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How To Take Care Of Your Physical Body Up To 6 Weeks Postpartum


breastfeeding baby

The postpartum period, especially those first 6 weeks after birth, are a very important time for you and baby. It is a time full of love and bonding but can also bring about some challenges.

Your body is experiencing many changes while you’re trying to navigate life with an infant such as:

  • Healing the wound in your uterus where the placenta used to be attached.

  • Creating the milk that can feed and nourish your baby.

  • Your uterus is beginning to return to its usual size.

  • Healing vaginal tears/swelling or cesarean incisions.

  • Rebalancing hormones to transition from a pregnant body growing a fetus to a healing postpartum body feeding a newborn.

Learning about the 6 B’s of Postpartum can help you manage and take care of yourself through this beautiful process of learning to be a mother. The B’s include Breasts, Belly, Bleeding, Bottom, Bladder and Bowel.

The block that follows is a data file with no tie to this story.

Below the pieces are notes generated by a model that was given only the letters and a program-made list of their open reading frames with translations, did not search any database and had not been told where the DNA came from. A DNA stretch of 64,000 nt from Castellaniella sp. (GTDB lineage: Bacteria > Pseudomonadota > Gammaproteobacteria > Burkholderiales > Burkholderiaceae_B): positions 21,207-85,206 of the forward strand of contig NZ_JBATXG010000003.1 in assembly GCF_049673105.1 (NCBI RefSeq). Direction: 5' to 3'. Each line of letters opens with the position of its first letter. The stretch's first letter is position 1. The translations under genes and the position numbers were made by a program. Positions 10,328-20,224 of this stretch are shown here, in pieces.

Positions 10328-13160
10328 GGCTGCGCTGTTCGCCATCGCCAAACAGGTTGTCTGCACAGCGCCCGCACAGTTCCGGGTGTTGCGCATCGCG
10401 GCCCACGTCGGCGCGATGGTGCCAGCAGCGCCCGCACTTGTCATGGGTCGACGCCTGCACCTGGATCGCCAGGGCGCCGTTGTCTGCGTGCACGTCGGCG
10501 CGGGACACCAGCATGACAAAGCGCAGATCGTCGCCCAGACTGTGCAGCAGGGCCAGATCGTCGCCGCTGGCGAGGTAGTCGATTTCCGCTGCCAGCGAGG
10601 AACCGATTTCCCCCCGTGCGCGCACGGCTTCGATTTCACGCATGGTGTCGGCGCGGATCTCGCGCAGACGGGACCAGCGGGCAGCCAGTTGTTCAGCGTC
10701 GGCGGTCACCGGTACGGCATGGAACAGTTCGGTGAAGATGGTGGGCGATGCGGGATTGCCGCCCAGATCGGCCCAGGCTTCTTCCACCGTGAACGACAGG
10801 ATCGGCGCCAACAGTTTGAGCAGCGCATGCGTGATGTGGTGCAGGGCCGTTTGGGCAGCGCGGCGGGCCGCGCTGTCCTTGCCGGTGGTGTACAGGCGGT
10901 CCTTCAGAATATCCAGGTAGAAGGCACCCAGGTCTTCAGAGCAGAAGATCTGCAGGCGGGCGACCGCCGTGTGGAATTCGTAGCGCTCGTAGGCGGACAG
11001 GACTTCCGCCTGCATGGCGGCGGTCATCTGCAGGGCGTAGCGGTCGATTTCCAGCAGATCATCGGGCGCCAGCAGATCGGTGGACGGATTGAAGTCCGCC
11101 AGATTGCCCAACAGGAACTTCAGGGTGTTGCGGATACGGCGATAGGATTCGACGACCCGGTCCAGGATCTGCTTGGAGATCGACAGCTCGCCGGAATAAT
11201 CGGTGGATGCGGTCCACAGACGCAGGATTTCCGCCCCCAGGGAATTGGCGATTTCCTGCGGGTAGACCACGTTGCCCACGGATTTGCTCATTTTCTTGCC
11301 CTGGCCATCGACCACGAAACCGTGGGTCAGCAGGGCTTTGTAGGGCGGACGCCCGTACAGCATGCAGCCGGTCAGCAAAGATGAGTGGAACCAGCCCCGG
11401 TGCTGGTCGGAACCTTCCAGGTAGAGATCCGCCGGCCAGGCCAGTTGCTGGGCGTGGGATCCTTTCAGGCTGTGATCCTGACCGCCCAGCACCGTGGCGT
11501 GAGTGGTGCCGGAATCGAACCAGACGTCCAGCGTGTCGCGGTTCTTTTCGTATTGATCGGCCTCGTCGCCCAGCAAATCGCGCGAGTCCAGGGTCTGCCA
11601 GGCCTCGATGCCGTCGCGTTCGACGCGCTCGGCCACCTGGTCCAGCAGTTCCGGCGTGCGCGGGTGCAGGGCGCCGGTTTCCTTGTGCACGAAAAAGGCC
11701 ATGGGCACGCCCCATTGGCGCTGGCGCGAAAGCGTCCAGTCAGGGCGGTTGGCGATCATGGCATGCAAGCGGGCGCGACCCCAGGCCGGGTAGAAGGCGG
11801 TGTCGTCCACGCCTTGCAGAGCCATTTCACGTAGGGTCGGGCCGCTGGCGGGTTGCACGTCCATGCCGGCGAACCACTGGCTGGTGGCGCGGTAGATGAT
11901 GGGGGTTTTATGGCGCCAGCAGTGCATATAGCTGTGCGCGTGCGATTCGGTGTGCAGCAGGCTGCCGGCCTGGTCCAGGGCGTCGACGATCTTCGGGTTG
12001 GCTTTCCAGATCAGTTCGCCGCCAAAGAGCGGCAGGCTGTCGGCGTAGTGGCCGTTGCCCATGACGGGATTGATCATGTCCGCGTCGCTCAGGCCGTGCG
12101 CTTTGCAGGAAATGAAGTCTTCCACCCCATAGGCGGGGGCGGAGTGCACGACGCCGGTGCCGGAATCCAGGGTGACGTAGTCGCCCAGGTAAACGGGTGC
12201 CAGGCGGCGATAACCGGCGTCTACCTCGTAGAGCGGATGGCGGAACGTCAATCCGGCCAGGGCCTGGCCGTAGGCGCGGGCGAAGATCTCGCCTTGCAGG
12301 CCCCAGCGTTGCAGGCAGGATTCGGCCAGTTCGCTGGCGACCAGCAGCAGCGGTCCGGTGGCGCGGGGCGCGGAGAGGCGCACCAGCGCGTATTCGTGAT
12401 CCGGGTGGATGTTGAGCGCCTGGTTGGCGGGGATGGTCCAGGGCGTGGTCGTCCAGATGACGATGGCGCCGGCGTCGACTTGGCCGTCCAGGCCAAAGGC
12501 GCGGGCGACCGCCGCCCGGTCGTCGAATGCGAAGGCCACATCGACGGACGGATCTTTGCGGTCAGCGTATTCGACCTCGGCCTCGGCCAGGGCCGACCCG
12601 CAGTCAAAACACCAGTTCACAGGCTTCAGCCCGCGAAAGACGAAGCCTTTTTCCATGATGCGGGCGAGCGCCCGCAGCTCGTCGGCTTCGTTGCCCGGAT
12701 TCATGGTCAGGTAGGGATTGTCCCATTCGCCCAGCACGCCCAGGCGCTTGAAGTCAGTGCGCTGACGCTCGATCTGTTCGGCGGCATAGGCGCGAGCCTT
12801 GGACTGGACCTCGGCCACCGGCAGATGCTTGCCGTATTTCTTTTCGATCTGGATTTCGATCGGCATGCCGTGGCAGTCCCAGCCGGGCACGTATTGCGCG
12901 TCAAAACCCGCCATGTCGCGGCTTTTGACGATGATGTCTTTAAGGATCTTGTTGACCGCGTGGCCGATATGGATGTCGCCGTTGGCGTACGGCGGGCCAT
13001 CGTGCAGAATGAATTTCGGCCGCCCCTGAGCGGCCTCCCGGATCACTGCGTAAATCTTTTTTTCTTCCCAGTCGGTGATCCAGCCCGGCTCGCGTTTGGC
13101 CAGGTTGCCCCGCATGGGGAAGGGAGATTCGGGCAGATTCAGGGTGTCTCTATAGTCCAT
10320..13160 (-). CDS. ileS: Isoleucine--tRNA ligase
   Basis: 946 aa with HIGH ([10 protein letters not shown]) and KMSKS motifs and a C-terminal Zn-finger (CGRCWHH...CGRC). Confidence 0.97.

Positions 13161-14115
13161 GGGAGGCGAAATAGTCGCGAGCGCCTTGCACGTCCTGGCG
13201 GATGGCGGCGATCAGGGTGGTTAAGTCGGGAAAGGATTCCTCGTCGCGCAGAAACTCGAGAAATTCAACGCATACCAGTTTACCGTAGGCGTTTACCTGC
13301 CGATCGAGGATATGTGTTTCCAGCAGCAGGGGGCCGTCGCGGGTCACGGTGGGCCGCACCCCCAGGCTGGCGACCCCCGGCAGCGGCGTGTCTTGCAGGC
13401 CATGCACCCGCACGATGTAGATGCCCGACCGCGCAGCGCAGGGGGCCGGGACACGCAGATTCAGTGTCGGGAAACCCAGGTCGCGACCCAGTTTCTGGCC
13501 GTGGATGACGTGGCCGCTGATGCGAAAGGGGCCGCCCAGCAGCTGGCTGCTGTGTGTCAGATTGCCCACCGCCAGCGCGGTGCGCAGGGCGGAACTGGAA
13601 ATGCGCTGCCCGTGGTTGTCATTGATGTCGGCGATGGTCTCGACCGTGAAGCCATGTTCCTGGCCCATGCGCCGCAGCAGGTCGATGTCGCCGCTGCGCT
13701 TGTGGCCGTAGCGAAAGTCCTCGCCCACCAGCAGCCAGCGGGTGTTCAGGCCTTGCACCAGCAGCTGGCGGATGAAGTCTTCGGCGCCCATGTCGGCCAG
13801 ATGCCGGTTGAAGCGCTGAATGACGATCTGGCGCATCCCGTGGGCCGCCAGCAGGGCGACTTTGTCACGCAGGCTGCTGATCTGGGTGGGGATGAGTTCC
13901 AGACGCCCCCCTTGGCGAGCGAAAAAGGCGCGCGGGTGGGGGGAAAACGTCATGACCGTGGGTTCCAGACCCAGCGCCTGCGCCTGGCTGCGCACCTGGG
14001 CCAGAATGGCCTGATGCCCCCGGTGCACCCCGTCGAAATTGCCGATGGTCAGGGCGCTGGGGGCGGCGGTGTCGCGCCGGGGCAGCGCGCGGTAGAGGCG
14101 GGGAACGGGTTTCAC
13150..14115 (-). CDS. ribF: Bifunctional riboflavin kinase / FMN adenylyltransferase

Breasts

As your milk comes in around day 4, your breasts may begin to feel engorged and tender.

Here are some strategies to help support your breast health and potential feeding goals:

  1. Make sure you receive support so you’re comfortable identifying and responding to your baby’s feeding cues soon after birth. One way is to meet with a lactation consultant during the early postpartum period to help support a successful and enjoyable start to your breastfeeding journey.

  2. It is important to feed your baby frequently, at least eight times in 24 hours to establish a good milk supply.

  3. Make sure to avoid giving your newborn any supplemental feedings (with formula) unless your doctor has stated a medical need for them.

  4. Ensure your baby is feeding well, you have no pain with the latch and that your breasts feel more empty after feeds.

If you find that you are having difficulty with latching (which can be completely normal):